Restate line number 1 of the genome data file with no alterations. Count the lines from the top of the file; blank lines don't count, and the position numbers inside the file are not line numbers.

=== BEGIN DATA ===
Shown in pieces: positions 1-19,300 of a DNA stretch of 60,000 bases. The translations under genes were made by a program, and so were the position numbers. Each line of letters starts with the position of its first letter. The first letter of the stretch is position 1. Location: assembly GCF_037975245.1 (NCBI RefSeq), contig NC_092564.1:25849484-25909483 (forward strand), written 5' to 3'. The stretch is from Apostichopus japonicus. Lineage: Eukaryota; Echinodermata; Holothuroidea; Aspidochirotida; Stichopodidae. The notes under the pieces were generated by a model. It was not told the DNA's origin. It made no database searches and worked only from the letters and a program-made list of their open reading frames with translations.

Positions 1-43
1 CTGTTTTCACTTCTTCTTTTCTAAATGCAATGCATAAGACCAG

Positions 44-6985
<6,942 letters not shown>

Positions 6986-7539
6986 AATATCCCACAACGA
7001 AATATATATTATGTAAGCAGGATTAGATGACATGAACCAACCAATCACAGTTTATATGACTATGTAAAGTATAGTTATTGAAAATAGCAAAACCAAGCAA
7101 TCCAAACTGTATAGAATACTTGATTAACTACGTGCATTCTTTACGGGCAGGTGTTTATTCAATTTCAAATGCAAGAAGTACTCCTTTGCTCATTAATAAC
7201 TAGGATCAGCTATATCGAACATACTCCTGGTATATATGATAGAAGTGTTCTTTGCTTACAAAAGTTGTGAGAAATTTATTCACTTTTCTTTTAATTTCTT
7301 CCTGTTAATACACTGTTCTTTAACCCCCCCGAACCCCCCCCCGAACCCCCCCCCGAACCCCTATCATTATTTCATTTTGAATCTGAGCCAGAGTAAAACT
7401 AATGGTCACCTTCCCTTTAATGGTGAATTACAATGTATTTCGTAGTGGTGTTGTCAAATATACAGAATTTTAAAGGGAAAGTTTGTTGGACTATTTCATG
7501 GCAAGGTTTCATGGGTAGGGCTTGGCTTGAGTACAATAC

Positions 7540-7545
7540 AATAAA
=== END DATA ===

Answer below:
Shown in pieces: positions 1-19,300 of a DNA stretch of 60,000 bases. The translations under genes were made by a program, and so were the position numbers. Each line of letters starts with the position of its first letter. The first letter of the stretch is position 1. Location: assembly GCF_037975245.1 (NCBI RefSeq), contig NC_092564.1:25849484-25909483 (forward strand), written 5' to 3'. The stretch is from Apostichopus japonicus. Lineage: Eukaryota; Echinodermata; Holothuroidea; Aspidochirotida; Stichopodidae. The notes under the pieces were generated by a model. It was not told the DNA's origin. It made no database searches and worked only from the letters and a program-made list of their open reading frames with translations.